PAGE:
WASHINGTON — Women get in fewer car accidents than men. But when they do, they’re up to 73% more likely to be injured and 28% more likely to die, according to new data from the Insurance Institute for Highway Safety.
One reason for that might be there is no crash test dummy that represents the average female body used in car safety testing, despite women making up more than half of all licensed U.S. drivers.
“It’s completely unacceptable,” said Jason Levine, executive director of the Center for Auto Safety. “What we’re seeing in the studies that keep coming out is that the crash protection is not equal, and it should be.”
Advocates say that needs to change. They are renewing calls for federal regulators to advance studies of crash impacts on women and other groups that are poorly represented in safety testing after several reports have shown women are significantly more likely to be hurt in crashes.
More data — and updates to federal regulations — are necessary to help build better crash test dummies and models to increase vehicle safety, experts say.
Carla Bailo, CEO of the Ann Arbor-based Center for Automotive Research, said the reason there is no average-size female dummy can be traced back to “bad history.”
“It’s got to do with the fact that women didn’t drive for a long time, and once they started, it was assumed incorrectly that it was just short trips to store” and similar errands, she said.
Safety experts have known for decades that female and male bodies are impacted differently by car crashes. But the National Highway Traffic Safety Administration (NHTSA) didn’t start using a female-style dummy until 2003. The dummies are put through simulated crashes to find out whether a vehicle meets federal vehicle safety standards and in determining the vehicle’s federal safety rating.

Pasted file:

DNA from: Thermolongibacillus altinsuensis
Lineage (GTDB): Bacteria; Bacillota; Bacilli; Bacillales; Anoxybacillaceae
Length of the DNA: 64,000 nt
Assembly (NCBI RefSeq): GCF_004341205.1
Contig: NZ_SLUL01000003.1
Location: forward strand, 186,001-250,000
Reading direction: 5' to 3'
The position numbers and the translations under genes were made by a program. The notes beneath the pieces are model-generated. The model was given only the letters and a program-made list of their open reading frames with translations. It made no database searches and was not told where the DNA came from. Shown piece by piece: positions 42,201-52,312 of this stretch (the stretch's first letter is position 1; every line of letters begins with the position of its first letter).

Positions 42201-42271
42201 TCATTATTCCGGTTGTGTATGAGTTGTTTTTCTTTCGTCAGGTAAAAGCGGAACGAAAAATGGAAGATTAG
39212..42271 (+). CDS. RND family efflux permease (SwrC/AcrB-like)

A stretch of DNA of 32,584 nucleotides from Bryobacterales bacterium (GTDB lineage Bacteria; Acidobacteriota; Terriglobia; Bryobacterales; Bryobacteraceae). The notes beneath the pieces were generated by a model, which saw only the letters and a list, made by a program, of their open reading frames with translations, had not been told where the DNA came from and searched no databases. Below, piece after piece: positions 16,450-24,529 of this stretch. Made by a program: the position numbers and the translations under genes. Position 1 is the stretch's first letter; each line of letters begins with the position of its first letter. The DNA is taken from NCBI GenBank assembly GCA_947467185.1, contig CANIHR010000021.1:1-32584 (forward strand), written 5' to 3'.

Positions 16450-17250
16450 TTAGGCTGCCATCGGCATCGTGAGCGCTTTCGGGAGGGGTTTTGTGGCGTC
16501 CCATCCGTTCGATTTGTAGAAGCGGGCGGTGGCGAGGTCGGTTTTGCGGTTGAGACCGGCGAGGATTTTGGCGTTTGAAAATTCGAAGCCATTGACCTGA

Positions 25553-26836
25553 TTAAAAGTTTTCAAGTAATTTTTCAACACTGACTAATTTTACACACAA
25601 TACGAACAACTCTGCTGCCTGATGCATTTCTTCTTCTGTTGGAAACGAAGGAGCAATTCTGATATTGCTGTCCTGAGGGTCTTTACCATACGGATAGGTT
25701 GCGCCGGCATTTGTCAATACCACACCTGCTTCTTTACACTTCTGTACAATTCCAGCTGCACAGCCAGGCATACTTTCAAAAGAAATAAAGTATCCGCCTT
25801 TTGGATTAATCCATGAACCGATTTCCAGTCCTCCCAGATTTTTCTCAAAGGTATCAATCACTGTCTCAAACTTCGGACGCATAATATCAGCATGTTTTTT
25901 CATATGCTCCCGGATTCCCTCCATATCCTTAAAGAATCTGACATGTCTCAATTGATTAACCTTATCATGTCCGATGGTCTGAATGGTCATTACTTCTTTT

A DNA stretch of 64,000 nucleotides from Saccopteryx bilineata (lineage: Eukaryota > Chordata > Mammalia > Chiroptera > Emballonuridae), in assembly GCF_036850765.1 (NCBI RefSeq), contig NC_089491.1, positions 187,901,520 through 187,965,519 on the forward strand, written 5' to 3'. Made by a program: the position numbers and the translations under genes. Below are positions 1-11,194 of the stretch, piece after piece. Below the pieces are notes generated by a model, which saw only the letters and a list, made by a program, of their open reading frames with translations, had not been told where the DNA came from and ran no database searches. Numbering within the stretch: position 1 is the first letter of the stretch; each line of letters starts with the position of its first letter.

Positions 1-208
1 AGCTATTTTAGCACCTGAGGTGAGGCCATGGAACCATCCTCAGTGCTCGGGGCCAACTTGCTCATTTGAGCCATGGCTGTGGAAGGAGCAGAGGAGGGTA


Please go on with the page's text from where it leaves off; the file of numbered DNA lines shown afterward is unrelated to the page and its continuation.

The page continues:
The dummy represents the 5th percentile of women in the 1970s, meaning 95% of women were larger than it. It is 4-foot-11 and clocks in at 108 pounds — slightly smaller, by today’s standards, than the average 12-year-old girl. The average American woman, meanwhile, now is just under 5-foot-4 and weighs around 171 pounds, according to the Centers for Disease Control and Prevention.
The male dummy, representing the 50th percentile of men in the 1970s, is the same height as the average man of today but is around 15% lighter. The female dummy is 8% shorter and 45% lighter.
The dummy also is not built like female bodies. Rather, it’s a scaled-down version of its male counterpart, despite women and men having different spinal alignment, muscle strength, responses to trauma and more, according to Stanford University researchers.
And the agency’s safety rating tests don’t include the female dummy in the driver’s seat for frontal crashes — the type that results in the most fatalities. Female dummies are in the driver’s seat for some side-impact crash tests and for frontal crashes in compliance testing, according to NHTSA.
It’s not just women: Elderly people, heavier people and pregnant people are also more likely to suffer severe injuries, according to the research compiled by Stanford.
“There’s no excuse any longer for anyone saying they were not aware that this gap existed,” Levine said. “It is a very bizarre argument that the 5th percentile female is good enough to represent the other 95% of the gender.”